Lismore, Tirefour Castle
Site Name Lismore, Tirefour Castle
Alternative Name(s) Lynn Of Lorn; Tirefour Broch; Tirifuir; Tirrefour Broch; Tirefuir; Tirefuar
Canmore ID 23082
Site Number NM84SE 1
NGR NM 86755 42912
Datum OSGB36 - NGR
- Council Argyll And Bute
- Parish Lismore And Appin (argyll And Bute)
- Former Region Strathclyde
- Former District Argyll And Bute
- Former County Argyll
NM84SE 1 86755 429012
(NM 8675 4290) Tirefour Castle (NAT)
OS 1:10,000 map, (1976)
One of the best preserved monuments in the county, this broch stands on the highest point of a rocky ridge and commands an extensive view in all directions. The NW and SE flanks of the ridge fall steeply, the latter to a gently sloping terrace which in turn is bounded by a cliff which rises sheer from the shore. Access to the broch from the NE and SW along the ridge is comparatively easy. In plan the broch is almost circular. At ground level, the solid, dry-stone wall is, on average, 4.5 metres thick and the enclosed court is about 12.2 metres in diameter. The outer face of the wall stands, for the most part, to a height of at least 3 metres and reaches 4.9 metres in the SE. The inner part of the wall however, is less well preserved, the floor of the central court being buried under a mass of debris to a depth of at least 1 metre, although in the NW, the inner face is exposed to a height of 3.5 metres.
After rising almost vertically about 2.5 metres above ground level, the inner face is stepped back to form a ledge or scarcement 0.6 metres wide, though this can now be traced for only three quarters of its circuit.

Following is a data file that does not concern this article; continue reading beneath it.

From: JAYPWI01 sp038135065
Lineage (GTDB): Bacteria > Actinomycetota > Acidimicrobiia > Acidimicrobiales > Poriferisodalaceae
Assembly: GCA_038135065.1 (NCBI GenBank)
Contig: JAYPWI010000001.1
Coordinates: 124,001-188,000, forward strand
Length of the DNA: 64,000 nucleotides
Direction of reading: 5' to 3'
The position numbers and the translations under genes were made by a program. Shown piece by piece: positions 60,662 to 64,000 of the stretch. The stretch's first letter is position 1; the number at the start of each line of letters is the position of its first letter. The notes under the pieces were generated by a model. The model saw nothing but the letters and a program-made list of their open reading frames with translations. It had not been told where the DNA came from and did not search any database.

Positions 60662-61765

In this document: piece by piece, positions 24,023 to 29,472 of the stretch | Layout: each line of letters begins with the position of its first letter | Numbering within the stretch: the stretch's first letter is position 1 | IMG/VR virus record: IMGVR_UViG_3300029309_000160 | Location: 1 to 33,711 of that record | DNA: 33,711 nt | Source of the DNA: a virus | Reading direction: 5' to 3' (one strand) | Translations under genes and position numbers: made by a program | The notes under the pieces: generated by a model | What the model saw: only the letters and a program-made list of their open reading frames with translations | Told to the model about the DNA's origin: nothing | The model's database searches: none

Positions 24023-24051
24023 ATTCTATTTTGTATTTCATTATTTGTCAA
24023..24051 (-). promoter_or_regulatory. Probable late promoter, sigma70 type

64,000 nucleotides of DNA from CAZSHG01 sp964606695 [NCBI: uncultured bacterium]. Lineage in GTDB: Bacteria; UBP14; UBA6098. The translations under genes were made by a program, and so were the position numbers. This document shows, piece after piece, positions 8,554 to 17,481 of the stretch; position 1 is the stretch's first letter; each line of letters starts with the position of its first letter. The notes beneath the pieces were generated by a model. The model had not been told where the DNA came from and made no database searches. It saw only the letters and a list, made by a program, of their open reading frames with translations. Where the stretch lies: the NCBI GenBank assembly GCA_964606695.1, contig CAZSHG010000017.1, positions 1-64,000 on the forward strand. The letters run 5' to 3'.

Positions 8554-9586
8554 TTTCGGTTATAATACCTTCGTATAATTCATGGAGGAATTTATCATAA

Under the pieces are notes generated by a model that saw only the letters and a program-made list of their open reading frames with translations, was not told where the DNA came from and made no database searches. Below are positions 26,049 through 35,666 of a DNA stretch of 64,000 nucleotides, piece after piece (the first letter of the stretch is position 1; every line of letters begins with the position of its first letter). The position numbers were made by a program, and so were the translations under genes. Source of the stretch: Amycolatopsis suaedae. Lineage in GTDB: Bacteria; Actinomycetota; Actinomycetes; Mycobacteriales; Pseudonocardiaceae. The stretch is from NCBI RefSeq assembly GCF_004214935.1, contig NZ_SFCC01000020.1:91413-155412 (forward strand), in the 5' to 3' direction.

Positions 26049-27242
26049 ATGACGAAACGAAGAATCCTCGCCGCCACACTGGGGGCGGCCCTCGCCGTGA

Below the ledge, on the north face, there is a doorway 1 metre wide which, although now choked with debris, probably gave access to a mural cell or staircase.
The entrance to the broch faces WSW and is 1.4 metres wide at either end. The remains of an intra-mural gallery, about 2.7 metres above ground level can be traced. For the most part, these are fragmentary, but there is a well-preserved stretch of 7 metres in the NW measuring
1 metre in height and 0.6 metres in width, whilst a further short stretch, still lintelled, is visible on the east side. The sockets where the outer ends of the lintels have rested can be seen intermittently and some of the dislodged lintels are among the debris on the gallery floor. On the NE side, 0.7 metres above the level of the ledge of the inner face the wall is pierced by an opening 0.9 metres wide which appears to have served as a relieving slit rather than as a doorway.
There are protective outworks to the NE and SW, each consisting of a wall running transversely across the ridge. That to the NE survives as a grass-gown stony bank spread to a thickness of up to 5.5 metres and standing to a height of 1.5 metres externally and 0.7 metres internally. It is much reduced at its west end and there is no sign of a doorway. The outwork to the SW is similar, measuring 3 metres in thickness at the base and up to 1.1 metres in external height. There is a well-marked entrance in line with that of the broch.
RCAHMS 1975, visited May 1968.
Revised at 1:2500.
Visited by OS (DWR) 10 November 1971.
Isle of Lismore - Study and publication phase. Original fieldwork completed in 2005. Some surface survey of the central part of the island in 2007. Consolidation of Tirefour broch planned for February March 2008. Archaeological trail currently being designed by local community.
Archive deposited with RCAHMS. Copies currently lodged with Historic Scotland.
Funder: Historic Scotland, McDonald Institute Cambridge, CERS (current phase).
S Stoddart, 2007.